Radar-derived rainfall statistics are examined throughout the life cycles of each individual convective system. Spatial mapping of accumulated rainfall reveals long, linear swaths produced by the most intense cells embedded within convective lines. The evolution of rainfall properties includes an increase in the stratiform rainfall fraction and areal coverage in later generations of systems, with a peak in total rainfall production after local midnight. These trends can be explained by anvil cloud interactions originating within the sequence of closely spaced disturbances, including the effects of both enhanced midtropospheric moisture and also strong reversing (easterly) shear. The issue of boundary layer recovery between the frequent, intense convective systems on this day is also examined.

Full access
Jeffrey B. Halverson, Thomas Rickenbach, Biswadev Roy, Harold Pierce, and Earle Williams

Abstract

In this paper, data collected from 51 days of continual upper-atmospheric soundings and the Tropical Ocean Global Atmosphere (TOGA) radar at Anglo–Brazilian Amazonian Climate Observation Study (ABRACOS) Hill during the Tropical Rainfall Measuring Mission component of the Brazilian Large Scale Biosphere–Atmosphere (TRMM-LBA) experiment are used to describe the mean thermodynamic and kinematic airmass properties of wet season convection over Rondonia, Brazil. Distinct multiday easterly and westerly lower-tropospheric wind regimes occurred during the campaign with contrasting airmass characteristics. Westerly wind periods featured modest CAPE (1000 J kg−1), moist conditions (>90% RH) extending through 700 mb, and shallow (900 mb) speed shear on the order of 10−4 s−1. This combination of characteristics promoted convective systems that featured a relatively large fraction of stratiform rainfall and weak convection nearly devoid of lightning. In contrast, easterly regime convective systems were more strongly electrified and featured larger convective rain rates and reduced stratiform rainfall fraction. These systems formed in an environment with larger CAPE (1500 J kg−1), drier lower- and midlevel humidities (<80% RH), and a wind shear layer that was both stronger (10−3 s−1) and deeper (700 mb).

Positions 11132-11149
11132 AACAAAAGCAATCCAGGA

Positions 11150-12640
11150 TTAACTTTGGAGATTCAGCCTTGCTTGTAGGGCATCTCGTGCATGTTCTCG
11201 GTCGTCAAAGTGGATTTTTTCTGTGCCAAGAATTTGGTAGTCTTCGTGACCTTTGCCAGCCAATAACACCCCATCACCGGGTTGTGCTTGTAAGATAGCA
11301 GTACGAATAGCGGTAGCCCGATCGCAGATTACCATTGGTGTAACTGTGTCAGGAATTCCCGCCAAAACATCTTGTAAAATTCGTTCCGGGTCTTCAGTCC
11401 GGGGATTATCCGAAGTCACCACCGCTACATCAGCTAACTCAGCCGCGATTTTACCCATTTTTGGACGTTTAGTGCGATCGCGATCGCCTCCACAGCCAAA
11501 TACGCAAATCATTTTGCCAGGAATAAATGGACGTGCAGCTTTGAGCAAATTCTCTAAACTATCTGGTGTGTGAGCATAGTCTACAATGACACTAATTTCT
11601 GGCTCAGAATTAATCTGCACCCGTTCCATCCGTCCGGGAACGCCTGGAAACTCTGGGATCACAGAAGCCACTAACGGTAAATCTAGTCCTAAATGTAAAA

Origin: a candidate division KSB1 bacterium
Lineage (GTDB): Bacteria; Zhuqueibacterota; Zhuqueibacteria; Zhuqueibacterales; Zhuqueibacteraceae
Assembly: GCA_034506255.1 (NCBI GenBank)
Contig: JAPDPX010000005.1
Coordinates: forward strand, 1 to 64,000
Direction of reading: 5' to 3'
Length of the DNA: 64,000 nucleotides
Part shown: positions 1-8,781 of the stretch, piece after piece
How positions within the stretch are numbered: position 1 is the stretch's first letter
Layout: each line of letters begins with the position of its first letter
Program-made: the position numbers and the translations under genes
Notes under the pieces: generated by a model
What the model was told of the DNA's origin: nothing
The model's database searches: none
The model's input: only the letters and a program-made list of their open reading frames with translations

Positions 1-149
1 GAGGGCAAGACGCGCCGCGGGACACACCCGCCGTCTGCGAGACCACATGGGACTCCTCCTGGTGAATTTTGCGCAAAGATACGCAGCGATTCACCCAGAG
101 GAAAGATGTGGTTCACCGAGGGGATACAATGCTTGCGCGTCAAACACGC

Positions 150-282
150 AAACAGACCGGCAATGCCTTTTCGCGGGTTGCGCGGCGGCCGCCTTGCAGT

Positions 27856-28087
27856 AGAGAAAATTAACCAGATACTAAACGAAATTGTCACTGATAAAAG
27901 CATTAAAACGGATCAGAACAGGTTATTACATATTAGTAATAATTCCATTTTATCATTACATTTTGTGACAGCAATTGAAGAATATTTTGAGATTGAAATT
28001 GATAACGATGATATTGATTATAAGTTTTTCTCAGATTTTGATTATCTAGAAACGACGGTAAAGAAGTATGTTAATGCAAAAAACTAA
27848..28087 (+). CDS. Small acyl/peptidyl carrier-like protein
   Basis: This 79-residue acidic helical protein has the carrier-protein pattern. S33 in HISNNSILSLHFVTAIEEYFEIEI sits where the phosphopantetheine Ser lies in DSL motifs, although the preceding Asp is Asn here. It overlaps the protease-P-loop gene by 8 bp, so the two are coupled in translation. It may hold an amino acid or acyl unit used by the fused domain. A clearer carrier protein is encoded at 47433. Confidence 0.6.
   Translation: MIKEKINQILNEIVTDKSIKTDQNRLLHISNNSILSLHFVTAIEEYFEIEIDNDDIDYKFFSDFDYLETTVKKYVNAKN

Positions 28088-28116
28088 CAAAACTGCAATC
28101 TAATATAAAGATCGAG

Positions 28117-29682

The time series of low- and midlevel averaged humidity exhibited marked variability between westerly and easterly regimes and was characterized by low-frequency (i.e., multiday to weekly) variations. In addition to its importance in stratiform rain formation, the humidity content directly influenced cloud cover and, thus, the degree of thermal instability present during regimes. The synoptic-scale origins of these moisture fluctuations are examined. The results reported herein provide an environmental context for ongoing dual-Doppler analyses and numerical modeling case studies of individual TRMM-LBA convective systems.

Full access
Gerald M. Heymsfield, Jeffrey B. Halverson, Joanne Simpson, Lin Tian, and T. Paul Bui

Abstract

A persistent, mesoscale region of intense eyewall convection contained within Hurricane Bonnie on 23 August 1998 is examined from multiple observations synthesized from the National Aeronautics and Space Administration ER-2 and DC-8 aircraft. The intense convection occurred late in the day as Bonnie was attaining its minimum central pressure and during a stage when the inner core featured a markedly asymmetric structure. The internal structure of this convective burst and its relationship to the warm core are presented using a synthesis of high-resolution satellite, aircraft radar, and in situ data. An exceptionally vigorous eyewall tower within the burst and penetrating to nearly 18 km is described. A second intense eyewall tower, adjacent to the eye, is shown to be associated with a mesoscale subsiding current of air, with vertical velocities on the order of several meters per second that descends at least 9 km and extends horizontally nearly 25 km into the eye interior. The subsidence is a much deeper and broader-scale feature than the convectively induced, symmetric overturning that commonly occurs on the upper-level flanks of convective towers in other tropical environments. The air supplying the deep current probably originates both at tropopause height and also from air detrained out of the adjacent updraft at midlevels. Strong downdrafts within the eye could not be associated with every hot tower. Whether this result was due to undersampling by aircraft or whether deep eye downdrafts are indeed sporadic, it is plausible that up to 3°C of midlevel eye warming observed in Bonnie may arise from one or more of these convectively induced episodes rather than as a result of a gradual sinking motion applied uniformly throughout the eye.